A panic attack is the body’s way of responding to fear. It’s an exaggeration of the feeling your body gets to danger or stress. Some people describe a panic attack as an intense feeling of extreme nervousness. They can come on without warning.
These brief episodes of fear or anxiety often happen when there is no actual danger present. Whether you’ve experienced a panic attack before or not, it can be extremely scary. And having panic attacks frequently can be exhausting and disruptive to your life.
There are various physical symptoms that you can experience when you’re having a panic attack. These symptoms can vary from person to person, and you might have just one or a few of them at a time. People experience panic attacks differently. They might have a mild episode, or it could be very severe and feel intense. A lot of people have experienced panic attacks at least once in their life.
What are the Symptoms of a Panic Attack?
The symptoms of a panic attack can build quickly. They can include:
- A pounding or racing heartbeat
- Feeling dizzy or like you’re going to faint
- Feeling very hot or cold
- Sweating or shaking
- Teeth chattering
- Feeling sick
- A pain in your stomach or chest
- Trouble breathing
- Feeling suffocated
Some people describe a panic attack as feeling like they are having a heart attack or like they are losing control of their body. When a panic attack is intense, it can be very frightening. There are many reasons why an attack might happen. You might be nervous about an event, like giving a presentation at school. Or it might be pressures from your life that are making you anxious, like bullying.
What Happens in the Body?
Everyone has a natural ‘fight or flight’ response to danger or threats. It’s your nervous system protecting you from what it thinks is going to hurt you. The hormone adrenalin floods your body and puts it on high alert. This makes your heartbeat speed up and your breathing quickens to get more oxygen into the body. These changes in the body happen in seconds and they are supposed to give your body energy so you can confront the danger or quickly get out of harm’s way. But with a random panic attack, your body does this without a reason.
Getting Through a Panic Attack
When you’re having a panic attack, it can feel like your whole body is out of your control. But it is possible to get through a panic attack. There are different techniques you can use to your body return to normal.
Control Your Breathing
The first tip for getting through a panic attack is to focus on your breathing. Your breathing can become fast and out of control during a panic attack. This can cause your heartrate to speed up and make you feel dizzy. Getting a grasp on your breathing is an important step of getting through a panic attack.
To start, breathe in slowly through your nose over the course of a few seconds. Then breathe out slowly and repeat. Try to pause for around three seconds between each breath to slow it down.
Your muscles are also likely to tense up during a panic attack. So, the next step is getting your body to relax. Pay attention to each muscle in your body and slowly relax it as you do your deep breathing. Remind yourself that the panic attack won’t last forever and that it is just temporary. You can try to focus on an object in the room to bring your attention back to the present moment, like a plant or a clock. Consider the shape of it and the colours as you try to relax.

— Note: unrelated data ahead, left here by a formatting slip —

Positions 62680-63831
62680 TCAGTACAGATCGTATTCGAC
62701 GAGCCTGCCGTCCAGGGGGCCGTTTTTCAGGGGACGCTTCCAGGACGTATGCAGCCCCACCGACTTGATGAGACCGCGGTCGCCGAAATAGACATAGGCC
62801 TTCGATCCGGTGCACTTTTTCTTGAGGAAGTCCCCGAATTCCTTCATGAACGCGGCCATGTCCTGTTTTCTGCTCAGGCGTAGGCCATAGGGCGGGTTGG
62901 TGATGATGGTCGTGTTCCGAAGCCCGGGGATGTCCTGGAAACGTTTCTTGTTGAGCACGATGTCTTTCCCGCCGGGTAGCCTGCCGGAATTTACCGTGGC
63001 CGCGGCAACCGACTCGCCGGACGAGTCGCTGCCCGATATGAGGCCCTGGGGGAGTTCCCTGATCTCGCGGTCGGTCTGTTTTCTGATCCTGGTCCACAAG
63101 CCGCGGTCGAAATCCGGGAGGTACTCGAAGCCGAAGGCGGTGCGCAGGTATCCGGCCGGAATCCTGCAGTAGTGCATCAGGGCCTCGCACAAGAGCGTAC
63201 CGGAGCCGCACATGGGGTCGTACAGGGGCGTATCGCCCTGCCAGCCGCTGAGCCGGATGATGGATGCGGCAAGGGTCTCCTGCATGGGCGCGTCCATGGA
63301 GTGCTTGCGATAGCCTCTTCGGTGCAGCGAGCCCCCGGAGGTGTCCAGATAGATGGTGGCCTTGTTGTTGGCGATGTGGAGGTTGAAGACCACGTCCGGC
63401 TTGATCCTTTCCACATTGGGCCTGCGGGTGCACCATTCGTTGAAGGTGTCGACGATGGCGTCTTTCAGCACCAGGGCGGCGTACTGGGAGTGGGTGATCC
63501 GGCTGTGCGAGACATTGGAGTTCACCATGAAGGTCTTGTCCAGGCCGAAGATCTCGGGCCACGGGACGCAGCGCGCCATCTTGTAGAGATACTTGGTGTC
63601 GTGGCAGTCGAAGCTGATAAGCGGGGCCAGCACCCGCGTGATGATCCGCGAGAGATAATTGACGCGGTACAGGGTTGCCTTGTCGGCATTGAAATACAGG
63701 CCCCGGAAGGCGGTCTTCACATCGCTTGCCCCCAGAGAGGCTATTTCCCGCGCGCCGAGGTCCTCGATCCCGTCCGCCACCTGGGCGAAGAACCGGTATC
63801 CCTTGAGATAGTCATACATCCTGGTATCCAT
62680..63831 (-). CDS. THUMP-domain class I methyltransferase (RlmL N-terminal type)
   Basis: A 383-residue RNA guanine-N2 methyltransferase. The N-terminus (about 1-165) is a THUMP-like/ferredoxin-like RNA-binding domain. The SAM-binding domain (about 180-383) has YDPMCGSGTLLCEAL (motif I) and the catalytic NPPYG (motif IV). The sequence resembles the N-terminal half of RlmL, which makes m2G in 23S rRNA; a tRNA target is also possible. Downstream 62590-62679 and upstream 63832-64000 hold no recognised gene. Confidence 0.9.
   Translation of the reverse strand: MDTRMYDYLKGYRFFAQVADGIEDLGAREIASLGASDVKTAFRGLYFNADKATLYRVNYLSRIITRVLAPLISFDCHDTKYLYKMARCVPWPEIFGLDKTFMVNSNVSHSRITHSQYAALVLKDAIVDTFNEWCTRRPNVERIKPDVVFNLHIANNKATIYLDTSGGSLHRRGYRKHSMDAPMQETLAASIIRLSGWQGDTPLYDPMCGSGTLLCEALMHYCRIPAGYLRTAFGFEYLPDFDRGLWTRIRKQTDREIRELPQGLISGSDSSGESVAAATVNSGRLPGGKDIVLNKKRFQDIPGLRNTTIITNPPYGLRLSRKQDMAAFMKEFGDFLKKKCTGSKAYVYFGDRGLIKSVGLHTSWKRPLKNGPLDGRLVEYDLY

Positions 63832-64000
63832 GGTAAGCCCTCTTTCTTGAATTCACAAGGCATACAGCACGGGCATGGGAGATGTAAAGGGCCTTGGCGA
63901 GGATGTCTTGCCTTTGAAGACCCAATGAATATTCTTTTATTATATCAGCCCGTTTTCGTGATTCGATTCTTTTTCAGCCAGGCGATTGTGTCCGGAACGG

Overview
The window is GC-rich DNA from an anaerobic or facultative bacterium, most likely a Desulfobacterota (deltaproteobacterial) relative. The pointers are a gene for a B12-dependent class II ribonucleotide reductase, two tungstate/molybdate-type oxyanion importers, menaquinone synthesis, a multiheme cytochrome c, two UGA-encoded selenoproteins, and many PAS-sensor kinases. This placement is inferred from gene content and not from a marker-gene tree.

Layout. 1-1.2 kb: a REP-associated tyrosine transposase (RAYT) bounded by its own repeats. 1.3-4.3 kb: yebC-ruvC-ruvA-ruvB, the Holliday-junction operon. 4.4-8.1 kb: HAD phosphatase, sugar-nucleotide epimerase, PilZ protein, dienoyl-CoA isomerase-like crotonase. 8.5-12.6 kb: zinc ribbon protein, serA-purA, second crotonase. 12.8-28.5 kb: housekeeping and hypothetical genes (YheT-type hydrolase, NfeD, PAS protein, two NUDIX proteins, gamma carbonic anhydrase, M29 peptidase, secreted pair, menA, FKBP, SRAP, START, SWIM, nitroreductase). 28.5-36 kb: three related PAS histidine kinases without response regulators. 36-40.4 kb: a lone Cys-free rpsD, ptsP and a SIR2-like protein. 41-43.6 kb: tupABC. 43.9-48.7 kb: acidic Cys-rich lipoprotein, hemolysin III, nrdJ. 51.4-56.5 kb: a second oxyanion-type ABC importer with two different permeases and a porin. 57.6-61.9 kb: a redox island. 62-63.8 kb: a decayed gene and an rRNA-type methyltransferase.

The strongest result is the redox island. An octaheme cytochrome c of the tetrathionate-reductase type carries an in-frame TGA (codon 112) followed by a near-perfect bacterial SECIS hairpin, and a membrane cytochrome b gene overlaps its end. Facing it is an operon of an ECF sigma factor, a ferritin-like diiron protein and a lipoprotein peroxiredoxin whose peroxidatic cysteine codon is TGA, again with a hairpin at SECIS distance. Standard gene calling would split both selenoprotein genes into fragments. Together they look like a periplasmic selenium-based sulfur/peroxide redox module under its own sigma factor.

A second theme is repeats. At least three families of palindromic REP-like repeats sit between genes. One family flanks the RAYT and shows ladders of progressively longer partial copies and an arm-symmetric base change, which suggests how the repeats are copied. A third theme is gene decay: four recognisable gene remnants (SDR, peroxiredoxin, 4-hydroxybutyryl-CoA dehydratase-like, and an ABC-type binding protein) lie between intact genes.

Face Your Fears
One of the best ways to control your panic attacks is to face your fears. Understanding what causes your panic attacks can help you prevent yourself from having attacks in the future. Because having a panic attack is a scary experience, it can sometimes cause people to avoid things that might bring on an attack. They might stop doing things they used to enjoy or choose to do things that make them feel safer.
But this can reinforce your fear and cause a panic disorder. It’s better to face your fears head on, even if it’s difficult. If you are having panic attacks regularly, it can help to speak to your doctor or a therapist who can help you cope with your emotions.
Should You See a Doctor for Panic Attacks?
A panic attack can be scary in the moment, but they are usually harmless. If you are getting panic attacks regularly, it could be a sign of a different problem like anxiety. It can help to speak to your doctor if you’re worried about your panic attacks. They can help to rule out any other health issues.
You might also find it helpful to speak to a therapist. There are treatments for panic attack disorders, like cognitive behavioural therapy (CBT). This can help you identify causes for your attacks. This might help prevent panic attacks from happening to you in the future.
Recognising when you’re having a panic attack can help reduce the fear that can come with them. It can help you feel more in control because you know what is happening when an attack happens.
The most important things to remember is that the fight or flight response is harmless and won’t hurt you. Even though it feels scary, panic attacks are common, and they are not a sign of weakness. You should also remember that recovery is very common and there are ways to beat panic attacks.